Eric Stener Carlson’s I remember Julia: Voices of the Disappeared (1996) [188pp] is a collection of vignettes that attempt to re-member one disappeared woman. The author formed part of the Argentine Forensic Anthropology Team and worked on a mass gravesite under excavation in Buenos Aires called Avellaneda. The 334 bodies found at Avellaneda were those of “disappeared” people, victims of Argentina’s Process of National Reorganization under the most recent military dictatorship from 1976-1982.
The team was able to conclusively identify skeleton #17 as the body of one woman to whom they gave the pseudonym, Julia. For Carlson, the excavation work that still needed to be done in order to remember Julia was getting at the idea in people’s minds of who she was. It was critical not only to unearth the remains of her body, but also to unearth how she was imagined. Carlson’s work includes the voices of people who knew Julia including her family and friends, classmates, colleagues, an ex-lover, and fellow prisoners. Carlson also includes voices of people slightly removed from Julia such as a priest, a military general and a human rights activist who provide social and political context.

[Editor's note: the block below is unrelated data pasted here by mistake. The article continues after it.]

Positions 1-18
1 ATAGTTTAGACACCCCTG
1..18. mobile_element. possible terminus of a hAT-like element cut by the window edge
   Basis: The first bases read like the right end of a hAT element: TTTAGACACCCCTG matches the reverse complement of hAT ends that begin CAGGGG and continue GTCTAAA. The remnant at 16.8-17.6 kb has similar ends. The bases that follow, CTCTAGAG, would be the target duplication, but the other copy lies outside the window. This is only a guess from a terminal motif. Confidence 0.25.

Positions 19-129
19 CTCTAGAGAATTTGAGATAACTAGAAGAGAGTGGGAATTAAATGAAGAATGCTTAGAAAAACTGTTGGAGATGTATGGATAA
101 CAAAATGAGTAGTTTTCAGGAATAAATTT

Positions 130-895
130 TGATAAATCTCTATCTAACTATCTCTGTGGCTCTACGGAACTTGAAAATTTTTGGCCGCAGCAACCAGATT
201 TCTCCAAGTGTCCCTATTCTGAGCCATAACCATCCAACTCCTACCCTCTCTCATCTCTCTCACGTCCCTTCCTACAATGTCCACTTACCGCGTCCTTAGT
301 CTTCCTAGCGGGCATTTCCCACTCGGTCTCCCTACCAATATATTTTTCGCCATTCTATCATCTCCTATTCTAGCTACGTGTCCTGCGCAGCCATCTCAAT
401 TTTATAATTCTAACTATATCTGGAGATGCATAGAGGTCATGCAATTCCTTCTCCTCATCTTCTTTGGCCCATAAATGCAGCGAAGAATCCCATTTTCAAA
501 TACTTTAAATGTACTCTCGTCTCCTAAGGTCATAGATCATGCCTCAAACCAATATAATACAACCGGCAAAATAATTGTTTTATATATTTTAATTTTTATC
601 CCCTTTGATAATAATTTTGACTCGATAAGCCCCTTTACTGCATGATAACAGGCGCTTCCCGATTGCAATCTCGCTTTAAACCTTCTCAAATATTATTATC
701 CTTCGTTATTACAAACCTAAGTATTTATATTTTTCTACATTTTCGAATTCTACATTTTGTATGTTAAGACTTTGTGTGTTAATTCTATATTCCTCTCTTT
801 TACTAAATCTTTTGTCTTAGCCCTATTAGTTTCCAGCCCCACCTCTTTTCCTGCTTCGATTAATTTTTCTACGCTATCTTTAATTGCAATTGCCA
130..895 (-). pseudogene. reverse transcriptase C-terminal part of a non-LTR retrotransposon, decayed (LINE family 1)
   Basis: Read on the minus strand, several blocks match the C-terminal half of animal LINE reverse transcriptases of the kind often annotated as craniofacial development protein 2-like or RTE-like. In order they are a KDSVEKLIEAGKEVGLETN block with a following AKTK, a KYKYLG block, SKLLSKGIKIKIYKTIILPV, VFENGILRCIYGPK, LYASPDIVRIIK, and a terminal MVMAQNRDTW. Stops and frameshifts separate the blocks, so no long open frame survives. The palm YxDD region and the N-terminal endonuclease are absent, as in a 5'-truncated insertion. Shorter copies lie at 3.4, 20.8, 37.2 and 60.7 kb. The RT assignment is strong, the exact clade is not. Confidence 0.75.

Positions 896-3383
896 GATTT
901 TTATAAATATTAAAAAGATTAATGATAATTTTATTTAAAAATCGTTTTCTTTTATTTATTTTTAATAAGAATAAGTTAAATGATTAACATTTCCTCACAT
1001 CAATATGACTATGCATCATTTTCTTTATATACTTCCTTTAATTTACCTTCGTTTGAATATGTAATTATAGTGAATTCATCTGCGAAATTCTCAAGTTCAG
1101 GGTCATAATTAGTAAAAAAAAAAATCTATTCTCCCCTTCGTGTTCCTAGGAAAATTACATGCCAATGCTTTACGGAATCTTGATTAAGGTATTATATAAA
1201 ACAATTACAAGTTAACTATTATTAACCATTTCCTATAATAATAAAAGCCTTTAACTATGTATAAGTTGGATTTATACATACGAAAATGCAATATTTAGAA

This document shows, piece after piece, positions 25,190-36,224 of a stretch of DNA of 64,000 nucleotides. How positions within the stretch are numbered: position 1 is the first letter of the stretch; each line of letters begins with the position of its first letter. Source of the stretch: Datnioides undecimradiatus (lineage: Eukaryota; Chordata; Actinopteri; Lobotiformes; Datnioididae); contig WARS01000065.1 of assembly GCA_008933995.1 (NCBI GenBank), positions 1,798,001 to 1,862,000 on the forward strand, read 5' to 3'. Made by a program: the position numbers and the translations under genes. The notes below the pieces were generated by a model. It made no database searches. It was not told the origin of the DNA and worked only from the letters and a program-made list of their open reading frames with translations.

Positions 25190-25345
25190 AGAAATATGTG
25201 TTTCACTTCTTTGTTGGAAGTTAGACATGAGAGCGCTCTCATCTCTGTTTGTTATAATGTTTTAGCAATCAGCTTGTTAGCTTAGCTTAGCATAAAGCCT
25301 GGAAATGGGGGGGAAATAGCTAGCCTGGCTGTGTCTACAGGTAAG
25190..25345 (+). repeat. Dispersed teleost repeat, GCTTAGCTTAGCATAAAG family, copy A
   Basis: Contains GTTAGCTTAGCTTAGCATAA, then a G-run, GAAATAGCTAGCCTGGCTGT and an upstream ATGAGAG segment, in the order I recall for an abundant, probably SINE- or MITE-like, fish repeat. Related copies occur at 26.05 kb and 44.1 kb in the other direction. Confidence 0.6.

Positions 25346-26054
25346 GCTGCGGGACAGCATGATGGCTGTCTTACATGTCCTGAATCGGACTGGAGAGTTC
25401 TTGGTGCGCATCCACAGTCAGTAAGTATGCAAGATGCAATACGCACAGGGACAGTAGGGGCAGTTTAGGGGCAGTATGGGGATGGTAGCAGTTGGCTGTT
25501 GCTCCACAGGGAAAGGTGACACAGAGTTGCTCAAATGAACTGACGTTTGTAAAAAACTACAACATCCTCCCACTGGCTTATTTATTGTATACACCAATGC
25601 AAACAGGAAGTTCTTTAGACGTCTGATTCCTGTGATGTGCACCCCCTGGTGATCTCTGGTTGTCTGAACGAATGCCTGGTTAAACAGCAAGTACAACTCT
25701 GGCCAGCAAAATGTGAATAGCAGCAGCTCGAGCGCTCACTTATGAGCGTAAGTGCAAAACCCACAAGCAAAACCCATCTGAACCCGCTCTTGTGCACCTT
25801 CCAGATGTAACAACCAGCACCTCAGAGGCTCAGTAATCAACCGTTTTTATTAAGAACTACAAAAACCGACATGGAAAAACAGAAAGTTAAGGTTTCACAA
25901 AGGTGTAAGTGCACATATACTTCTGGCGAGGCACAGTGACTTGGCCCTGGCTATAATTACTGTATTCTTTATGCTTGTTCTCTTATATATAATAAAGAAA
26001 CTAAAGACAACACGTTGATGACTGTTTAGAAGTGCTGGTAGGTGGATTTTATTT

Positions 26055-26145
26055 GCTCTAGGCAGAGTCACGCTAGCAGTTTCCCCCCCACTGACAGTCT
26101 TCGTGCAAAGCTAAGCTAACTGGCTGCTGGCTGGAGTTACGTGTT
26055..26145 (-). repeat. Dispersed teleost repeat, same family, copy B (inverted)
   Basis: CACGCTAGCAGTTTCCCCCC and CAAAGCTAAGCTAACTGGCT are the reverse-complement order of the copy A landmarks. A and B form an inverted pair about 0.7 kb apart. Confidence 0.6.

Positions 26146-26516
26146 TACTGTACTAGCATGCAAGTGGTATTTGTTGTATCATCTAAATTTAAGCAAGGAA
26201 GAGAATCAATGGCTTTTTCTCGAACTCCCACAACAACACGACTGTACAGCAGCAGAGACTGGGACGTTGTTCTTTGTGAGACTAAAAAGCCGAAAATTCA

In this text, the theme of imagination emerges. I have seen this most recently in the work of Marianne Hirsch who describes the investment in imagination that is required of the post-generation. Carlson writes, “that day in July, I tried to imagine the bones that I was cataloguing with a black felt-tip pen-the grid number where they had been found and the date-as having been part of a person that walked and lived and breathed, and I found it very difficult” (xiii).